|UNITED STATES OF AMERICA,||
Defendant appeals the district court's enhancement of his sentence for illegal re-entry based on a prior conviction. We exercise jurisdiction pursuant to 28 U.S.C. § 1291 and 18 U.S.C. § 3742(a)(2), and affirm.
In 1997, a Washington state court sentenced defendant, an illegal alien, for distribution of a controlled substance. The Immigration and Naturalization Service subsequently deported him. Defendant then illegally re-entered the United States. Eventually, Utah undercover detectives arrested him for selling cocaine. On July 1, 1998, a jury convicted defendant of distribution and possession of cocaine. A Utah state court sentenced defendant to thirty days in jail and thirty-six months' probation. Shortly thereafter, the United States indicted defendant for illegal re-entry in violation of 8 U.S.C. § 1326, and defendant pled guilty.
Defendant's Presentence Report (PSR) recommended a base offense level of 21: 8 points for unlawfully entering or remaining in the United States, 16 points for a previous deportation after conviction in Washington state for an aggravated felony, and -3 points for acceptance of responsibility. The PSR further recommended a criminal history category of IV based on a criminal history score of 7: 3 points for defendant's Washington conviction, 1 point for defendant's Utah conviction, 2 points for committing an offense while on probation, and 1 point for committing an offense less than two years after release from prison.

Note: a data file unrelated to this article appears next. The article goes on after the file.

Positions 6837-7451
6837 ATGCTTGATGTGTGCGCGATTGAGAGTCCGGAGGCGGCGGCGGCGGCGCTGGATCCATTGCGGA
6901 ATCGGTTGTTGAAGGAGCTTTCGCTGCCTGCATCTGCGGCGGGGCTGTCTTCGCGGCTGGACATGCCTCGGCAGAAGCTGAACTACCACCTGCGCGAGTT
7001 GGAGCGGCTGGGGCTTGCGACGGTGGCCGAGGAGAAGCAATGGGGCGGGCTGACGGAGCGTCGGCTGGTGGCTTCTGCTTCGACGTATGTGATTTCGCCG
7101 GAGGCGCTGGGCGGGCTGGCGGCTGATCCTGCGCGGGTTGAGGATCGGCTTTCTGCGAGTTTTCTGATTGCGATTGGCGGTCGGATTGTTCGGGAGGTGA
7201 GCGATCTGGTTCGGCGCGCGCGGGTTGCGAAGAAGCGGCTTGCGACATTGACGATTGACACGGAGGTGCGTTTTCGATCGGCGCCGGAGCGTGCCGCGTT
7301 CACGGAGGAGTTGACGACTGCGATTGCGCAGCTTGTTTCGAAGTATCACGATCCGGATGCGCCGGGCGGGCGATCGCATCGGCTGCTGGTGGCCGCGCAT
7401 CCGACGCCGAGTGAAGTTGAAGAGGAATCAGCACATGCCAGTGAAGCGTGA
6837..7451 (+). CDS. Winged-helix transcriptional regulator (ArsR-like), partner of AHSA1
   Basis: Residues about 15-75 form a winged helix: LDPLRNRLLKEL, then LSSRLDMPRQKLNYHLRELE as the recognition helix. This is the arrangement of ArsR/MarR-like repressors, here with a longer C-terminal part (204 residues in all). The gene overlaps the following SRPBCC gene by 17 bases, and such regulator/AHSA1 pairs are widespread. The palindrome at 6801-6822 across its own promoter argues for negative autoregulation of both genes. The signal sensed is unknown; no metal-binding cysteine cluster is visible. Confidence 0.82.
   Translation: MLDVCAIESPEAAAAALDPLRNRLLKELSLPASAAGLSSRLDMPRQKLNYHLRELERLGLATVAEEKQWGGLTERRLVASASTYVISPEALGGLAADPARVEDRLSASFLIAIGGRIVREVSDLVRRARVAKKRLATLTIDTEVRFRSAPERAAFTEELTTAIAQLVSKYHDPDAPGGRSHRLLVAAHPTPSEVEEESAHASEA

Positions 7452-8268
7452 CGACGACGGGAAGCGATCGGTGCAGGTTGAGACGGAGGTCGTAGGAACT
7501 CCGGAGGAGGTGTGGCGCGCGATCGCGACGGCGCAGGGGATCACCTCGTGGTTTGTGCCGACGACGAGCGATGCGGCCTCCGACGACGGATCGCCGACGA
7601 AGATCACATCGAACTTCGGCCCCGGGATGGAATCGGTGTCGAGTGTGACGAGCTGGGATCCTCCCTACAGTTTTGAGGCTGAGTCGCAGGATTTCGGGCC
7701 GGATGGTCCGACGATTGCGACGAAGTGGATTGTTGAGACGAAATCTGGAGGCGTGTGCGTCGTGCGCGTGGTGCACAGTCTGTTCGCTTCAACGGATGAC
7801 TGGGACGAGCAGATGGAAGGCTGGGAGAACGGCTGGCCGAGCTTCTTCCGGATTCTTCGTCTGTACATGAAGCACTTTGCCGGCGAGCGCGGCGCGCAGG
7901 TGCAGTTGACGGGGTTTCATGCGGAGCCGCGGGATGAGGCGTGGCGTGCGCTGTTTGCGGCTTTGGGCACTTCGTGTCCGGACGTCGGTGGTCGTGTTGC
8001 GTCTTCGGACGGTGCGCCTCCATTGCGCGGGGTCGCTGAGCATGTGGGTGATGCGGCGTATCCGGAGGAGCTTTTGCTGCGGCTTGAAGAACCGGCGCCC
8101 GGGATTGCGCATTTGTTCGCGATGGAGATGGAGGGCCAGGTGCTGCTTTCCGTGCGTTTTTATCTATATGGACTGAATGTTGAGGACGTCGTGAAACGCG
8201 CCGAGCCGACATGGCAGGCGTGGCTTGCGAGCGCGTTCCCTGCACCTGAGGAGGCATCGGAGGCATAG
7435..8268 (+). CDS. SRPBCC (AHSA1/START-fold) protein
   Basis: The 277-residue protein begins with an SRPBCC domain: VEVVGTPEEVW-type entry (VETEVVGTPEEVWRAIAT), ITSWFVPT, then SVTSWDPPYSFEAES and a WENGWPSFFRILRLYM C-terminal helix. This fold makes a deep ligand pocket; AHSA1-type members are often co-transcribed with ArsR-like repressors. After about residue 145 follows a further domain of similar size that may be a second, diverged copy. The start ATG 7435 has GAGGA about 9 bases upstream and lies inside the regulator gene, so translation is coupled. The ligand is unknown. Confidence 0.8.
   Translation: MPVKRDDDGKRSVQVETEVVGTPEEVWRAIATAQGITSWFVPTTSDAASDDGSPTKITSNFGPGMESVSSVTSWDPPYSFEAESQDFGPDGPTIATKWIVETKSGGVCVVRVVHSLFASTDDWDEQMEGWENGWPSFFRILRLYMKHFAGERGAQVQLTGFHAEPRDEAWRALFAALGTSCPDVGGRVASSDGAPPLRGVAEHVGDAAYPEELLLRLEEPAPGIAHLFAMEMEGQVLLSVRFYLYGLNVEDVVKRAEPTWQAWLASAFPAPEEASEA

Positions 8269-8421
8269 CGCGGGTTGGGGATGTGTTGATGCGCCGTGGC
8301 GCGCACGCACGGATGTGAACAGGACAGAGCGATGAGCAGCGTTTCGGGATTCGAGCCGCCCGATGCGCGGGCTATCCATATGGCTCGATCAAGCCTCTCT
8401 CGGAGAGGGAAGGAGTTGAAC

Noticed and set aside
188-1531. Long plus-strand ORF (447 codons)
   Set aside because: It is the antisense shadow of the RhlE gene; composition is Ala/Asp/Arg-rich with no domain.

At sentencing, defendant objected to the addition of one criminal history point for his Utah conviction. He claimed that the district court should not count his Utah conviction as a prior offense because the Utah offense occurred at the same time and during the same course of conduct as the illegal re-entry offense. The district court denied the objection, and defendant now appeals his sentence.
We review de novo a district court's legal interpretation of the guidelines, and we review for clear error its underlying factual findings. United States v. Cuthbertson, 138 F.3d 1325, 1326 (10th Cir. 1998). Defendant contends the district court erred in treating his Utah drug conviction as a prior offense in calculating the criminal history portion of his guideline sentence. We disagree.
The United States Sentencing Guidelines ("U.S.S.G.") provide that a district court should use a defendant's "prior sentence" in calculating his criminal history. U.S.S.G. Manual § 4A1.1 (1998). Section 4A1.2(a)(1) defines a prior sentence as "any sentence previously imposed upon adjudication of guilt . . . for conduct not part of the instant offense." Conduct is part of the instant offense only if it is "relevant conduct" to the instant offense. Id. § 4A1.2 commentary n.1. Thus, "a conviction will not be treated as a prior sentence (and no criminal history points can be added) so long as the underlying conduct meets the definition of relevant conduct." United States v. Keifer, 198 F.3d 798, 801 (10th Cir. 1999).